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Devarim 5770-2010

“On That Day the Lord Shall Be One and His Name One”

by Rabbi Ephraim Z. Buchwald

The book of Deuteronomy, known in Hebrew as Devarim, opens with the people now standing at the border of Canaan. Having led the people of Israel through the wilderness for 40 years, Moses offers the first of a series of farewell messages. He recounts the many years of wandering and warns the people against the temptations that await them in Canaan.

In chapter 2 of Deuteronomy, after dwelling on the people’s abortive attempt to enter Canaan, Moses recalls the victories that were won in the final years of their wanderings. Noting that rebellion had brought shame and punishment upon the people, Moses underscores that their obedience was crowned by blessing and triumph.

Upon reviewing the travels and the encounters, Moses reiterates G-d’s instructions to the people as they approached the borders of the children of Esau who dwell in Seir. Deuteronomy 2:5: “Ahl tit’gah’roo vahm, kee loh eh’tayn lah’chem may’ahr’tsahm, ahd mid’rahch kahf rah’gel, kee y’roo’shah l’Eisav, na’tah’tee eht har Seir,” Do not contend with them [the children of Esau] for I will not give you their land, not so much as the sole of the foot to tread on, for I have given Mount Seir to Esau for possession.

Moses notes that even though the Israelites were not permitted to do battle with the children of Esau, they were permitted to purchase bread and water from them. The people, however, moved on in their travels without passing through the land of the children of Esau.

Moses then recalls the people’s encounter with the Moabites on the border of Moab, how they crossed through the Brook of Zered, and faced down the Ammonites and the Amorites.

In Deuteronomy 2:19, Moses reminds the people of G-d’s warning before their encounter with the Ammonites: “V’kah’rav’tah mool b’nei Ammon, ahl t’tzoo’raym, v’ahl tit’gahr bahm, kee loh eh’tayn may’eretz b’nei Ammon l’chah y’roo’shah, kee liv’nei Lot n’tah’tee’hah ye’roo’shah,” And when you come close to the children of Ammon, harass them not, nor contend with them, for I will not give you the land of the children of Ammon for possession because I have given it unto the children of Lot for a possession.

Although Moses’ review of what happened to the Jewish people as they approached the land of Canaan seems to be pretty straightforward, this narrative is far more than a simple history lesson.

In Deuteronomy 2:5 and 2:19, we see that the people of Israel are specifically instructed not to touch the people of Edom (Esau) and Ammon, or to possess their lands, for those lands were given as inalienable possessions to their inhabitants. Perhaps the reason for allowing these nations to hold onto their lands was due to the special relationship between the people of Israel and the nations of Edom (the descendants of Esau) and Ammon (the offspring of Lot). Since they are related to the Jewish people, Israel is forbidden to make war with them or harass them. Even in later times when David fought against the descendants of Esau and they became subservient (Samuel II 8:14), we see that David did not dispossess them from their land. In fact, they later became independent again (Kings II 8:20).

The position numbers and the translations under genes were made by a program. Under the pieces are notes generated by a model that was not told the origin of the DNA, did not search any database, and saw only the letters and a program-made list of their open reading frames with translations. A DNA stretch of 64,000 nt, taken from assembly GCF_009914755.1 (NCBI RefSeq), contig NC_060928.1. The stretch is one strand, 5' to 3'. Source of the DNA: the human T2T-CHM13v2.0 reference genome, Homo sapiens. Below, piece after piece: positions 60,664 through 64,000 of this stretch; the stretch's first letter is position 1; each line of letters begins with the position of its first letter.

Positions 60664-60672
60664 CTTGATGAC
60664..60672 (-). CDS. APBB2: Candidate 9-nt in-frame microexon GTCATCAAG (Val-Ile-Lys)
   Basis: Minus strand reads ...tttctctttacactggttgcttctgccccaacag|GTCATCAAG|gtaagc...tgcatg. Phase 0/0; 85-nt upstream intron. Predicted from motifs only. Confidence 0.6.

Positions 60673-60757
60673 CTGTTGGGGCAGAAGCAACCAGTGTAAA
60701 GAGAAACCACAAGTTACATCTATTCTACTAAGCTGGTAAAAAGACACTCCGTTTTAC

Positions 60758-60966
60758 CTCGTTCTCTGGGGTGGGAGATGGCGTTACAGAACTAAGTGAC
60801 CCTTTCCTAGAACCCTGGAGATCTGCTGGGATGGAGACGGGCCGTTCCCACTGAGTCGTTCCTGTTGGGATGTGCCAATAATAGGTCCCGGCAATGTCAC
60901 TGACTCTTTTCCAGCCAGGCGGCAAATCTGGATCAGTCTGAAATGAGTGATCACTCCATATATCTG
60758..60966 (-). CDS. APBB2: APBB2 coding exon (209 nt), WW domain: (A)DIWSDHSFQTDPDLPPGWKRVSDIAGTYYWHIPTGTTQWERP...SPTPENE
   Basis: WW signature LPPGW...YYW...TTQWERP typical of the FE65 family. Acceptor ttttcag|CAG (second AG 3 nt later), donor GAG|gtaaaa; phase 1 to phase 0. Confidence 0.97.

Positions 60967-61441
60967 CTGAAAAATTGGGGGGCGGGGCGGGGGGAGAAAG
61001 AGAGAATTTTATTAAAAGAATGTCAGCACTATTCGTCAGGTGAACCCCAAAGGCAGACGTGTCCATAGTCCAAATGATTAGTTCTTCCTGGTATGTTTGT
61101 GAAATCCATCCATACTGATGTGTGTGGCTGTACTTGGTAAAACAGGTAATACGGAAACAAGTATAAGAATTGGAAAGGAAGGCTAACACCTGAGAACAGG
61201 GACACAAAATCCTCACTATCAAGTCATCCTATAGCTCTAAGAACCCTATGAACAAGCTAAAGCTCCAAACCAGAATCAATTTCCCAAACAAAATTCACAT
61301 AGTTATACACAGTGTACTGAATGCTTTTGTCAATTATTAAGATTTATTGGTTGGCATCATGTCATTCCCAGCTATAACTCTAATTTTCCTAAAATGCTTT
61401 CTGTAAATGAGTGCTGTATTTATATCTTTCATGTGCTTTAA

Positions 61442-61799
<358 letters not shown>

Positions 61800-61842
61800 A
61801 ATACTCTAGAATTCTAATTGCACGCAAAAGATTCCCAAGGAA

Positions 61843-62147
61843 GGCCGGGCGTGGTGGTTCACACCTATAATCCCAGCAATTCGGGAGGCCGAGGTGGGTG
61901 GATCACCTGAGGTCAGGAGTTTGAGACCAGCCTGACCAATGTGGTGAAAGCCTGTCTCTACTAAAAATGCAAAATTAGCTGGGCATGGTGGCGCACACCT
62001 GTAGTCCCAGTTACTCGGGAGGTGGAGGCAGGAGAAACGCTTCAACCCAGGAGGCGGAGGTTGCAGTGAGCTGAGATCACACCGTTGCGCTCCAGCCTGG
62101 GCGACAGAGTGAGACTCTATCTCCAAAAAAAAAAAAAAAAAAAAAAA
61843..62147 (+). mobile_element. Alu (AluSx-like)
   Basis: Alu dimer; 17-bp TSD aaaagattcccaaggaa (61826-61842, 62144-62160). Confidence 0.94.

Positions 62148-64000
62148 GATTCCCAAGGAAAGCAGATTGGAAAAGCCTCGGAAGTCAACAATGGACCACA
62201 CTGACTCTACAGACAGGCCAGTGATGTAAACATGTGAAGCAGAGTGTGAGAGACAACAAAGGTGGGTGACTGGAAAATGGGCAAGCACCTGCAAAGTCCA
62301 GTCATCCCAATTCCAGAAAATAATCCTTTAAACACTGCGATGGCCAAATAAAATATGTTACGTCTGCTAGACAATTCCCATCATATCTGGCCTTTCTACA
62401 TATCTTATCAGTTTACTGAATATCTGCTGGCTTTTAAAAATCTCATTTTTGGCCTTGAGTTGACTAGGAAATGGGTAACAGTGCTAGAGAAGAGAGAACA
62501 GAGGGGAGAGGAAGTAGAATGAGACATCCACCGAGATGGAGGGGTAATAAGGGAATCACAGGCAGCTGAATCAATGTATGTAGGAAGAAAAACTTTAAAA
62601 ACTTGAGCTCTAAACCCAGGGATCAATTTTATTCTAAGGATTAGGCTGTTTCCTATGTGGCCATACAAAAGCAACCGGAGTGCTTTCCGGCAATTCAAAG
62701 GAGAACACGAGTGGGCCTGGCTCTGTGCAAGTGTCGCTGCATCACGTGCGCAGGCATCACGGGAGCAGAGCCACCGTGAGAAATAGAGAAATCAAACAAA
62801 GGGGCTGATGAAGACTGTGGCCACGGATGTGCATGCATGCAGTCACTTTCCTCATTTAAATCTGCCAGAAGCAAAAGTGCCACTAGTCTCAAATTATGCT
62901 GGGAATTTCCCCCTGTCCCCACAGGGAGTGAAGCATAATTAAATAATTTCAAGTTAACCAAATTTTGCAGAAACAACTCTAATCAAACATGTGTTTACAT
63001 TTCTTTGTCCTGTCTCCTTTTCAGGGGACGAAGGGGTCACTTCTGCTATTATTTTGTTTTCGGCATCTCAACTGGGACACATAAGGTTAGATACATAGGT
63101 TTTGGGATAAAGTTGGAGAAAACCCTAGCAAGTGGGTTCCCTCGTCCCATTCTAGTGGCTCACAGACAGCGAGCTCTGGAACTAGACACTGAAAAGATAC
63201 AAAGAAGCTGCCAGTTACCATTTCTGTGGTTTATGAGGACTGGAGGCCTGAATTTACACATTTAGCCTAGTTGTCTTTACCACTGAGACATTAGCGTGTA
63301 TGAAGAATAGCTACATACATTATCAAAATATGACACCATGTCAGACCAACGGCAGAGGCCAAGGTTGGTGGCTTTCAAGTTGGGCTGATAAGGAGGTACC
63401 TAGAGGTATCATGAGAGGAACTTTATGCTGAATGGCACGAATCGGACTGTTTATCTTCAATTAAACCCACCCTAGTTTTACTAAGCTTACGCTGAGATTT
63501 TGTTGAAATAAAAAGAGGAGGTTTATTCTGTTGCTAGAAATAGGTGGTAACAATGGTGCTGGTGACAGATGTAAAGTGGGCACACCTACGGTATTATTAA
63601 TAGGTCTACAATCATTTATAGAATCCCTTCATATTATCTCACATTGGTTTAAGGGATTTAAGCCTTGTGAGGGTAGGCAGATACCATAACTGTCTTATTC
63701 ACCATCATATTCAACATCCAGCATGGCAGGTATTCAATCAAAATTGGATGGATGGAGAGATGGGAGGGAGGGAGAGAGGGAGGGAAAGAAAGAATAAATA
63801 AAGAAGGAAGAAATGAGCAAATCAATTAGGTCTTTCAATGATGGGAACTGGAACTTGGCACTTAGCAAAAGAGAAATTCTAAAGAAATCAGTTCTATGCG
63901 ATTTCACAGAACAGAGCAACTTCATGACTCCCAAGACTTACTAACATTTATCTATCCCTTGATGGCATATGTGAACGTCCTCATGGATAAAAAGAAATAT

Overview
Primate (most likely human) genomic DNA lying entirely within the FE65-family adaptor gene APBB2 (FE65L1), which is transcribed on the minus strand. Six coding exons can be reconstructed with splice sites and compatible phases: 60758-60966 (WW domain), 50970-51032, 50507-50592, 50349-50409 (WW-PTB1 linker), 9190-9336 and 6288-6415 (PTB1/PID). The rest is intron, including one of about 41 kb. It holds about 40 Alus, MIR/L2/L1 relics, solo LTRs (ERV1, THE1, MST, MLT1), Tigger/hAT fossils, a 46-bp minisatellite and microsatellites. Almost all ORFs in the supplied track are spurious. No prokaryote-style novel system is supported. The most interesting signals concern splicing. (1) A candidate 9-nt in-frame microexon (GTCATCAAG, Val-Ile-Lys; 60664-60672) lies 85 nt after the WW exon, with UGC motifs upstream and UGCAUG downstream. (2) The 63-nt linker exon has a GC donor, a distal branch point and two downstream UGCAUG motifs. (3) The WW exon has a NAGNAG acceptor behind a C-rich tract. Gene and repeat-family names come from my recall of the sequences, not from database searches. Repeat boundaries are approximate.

The rabbis note an interesting exception with regard to the Moabites. After all, they too were descended from Lot and were related to the people of Israel, yet Israel was permitted to conquer their land. The commentators ascribe this to the fact that Moab hired Bilaam to curse the Jewish people in an attempt to defeat them. Consequently, there is no prohibition to make war with Moab or to incite them. This explains why a portion of the land of Moab that was previously overrun by Sichon in his battle was possessed by Israel. However, even the Moabites were rewarded for their part in sparing Abraham’s life when Lot did not reveal that Sarah was really Abraham’s wife and not his sister (Genesis 12:10-13:1).

The two verses that were previously cited regarding the prohibition of possessing the lands of Edom and Ammon are by no means a simple recounting of history. In fact, they confirm a fundamental principle that many take for granted. The fact that G-d plays an especially Providential role in the history of Israel is confirmed by the story of the Exodus, and by the wanderings in the wilderness. But does G-d also play a key role in the lives of other nations? Clearly, He does. It is the permanent allotment of the lands of Edom and Ammon to their native inhabitants that confirms the concept that G-d holds sway over all the nations, cares for them all and judges them. He is the one single G-d. He is G-d alone, and there is no power besides Him. Other gods are false, and their adoration futile.

The book of Deuteronomy, often regarded as simply a rehash of Jewish history, is in fact a primary source for the concept of a “universal” G-d. It is here that monotheism is proclaimed in its full glory. Two little seemingly “throw-away” verses in Deuteronomy, 2:5 and 2:19, powerfully proclaim a singular all-embracing G-d of the world, Who cares for Israel as well as all the nations of the world.

May you be blessed.

Please remember: Rosh Chodesh, the beginning of new month of Av, began on Sunday night, July 11 and continues through Monday, July 12. It marks the beginning of the “Nine Days,” a period of intense mourning leading up to Tisha B’Av. This Shabbat is called “Shabbat Chazon”–the Sabbath on which we read the prophetic vision of Isaiah (Chapter 1) and its foreboding message of impending destruction.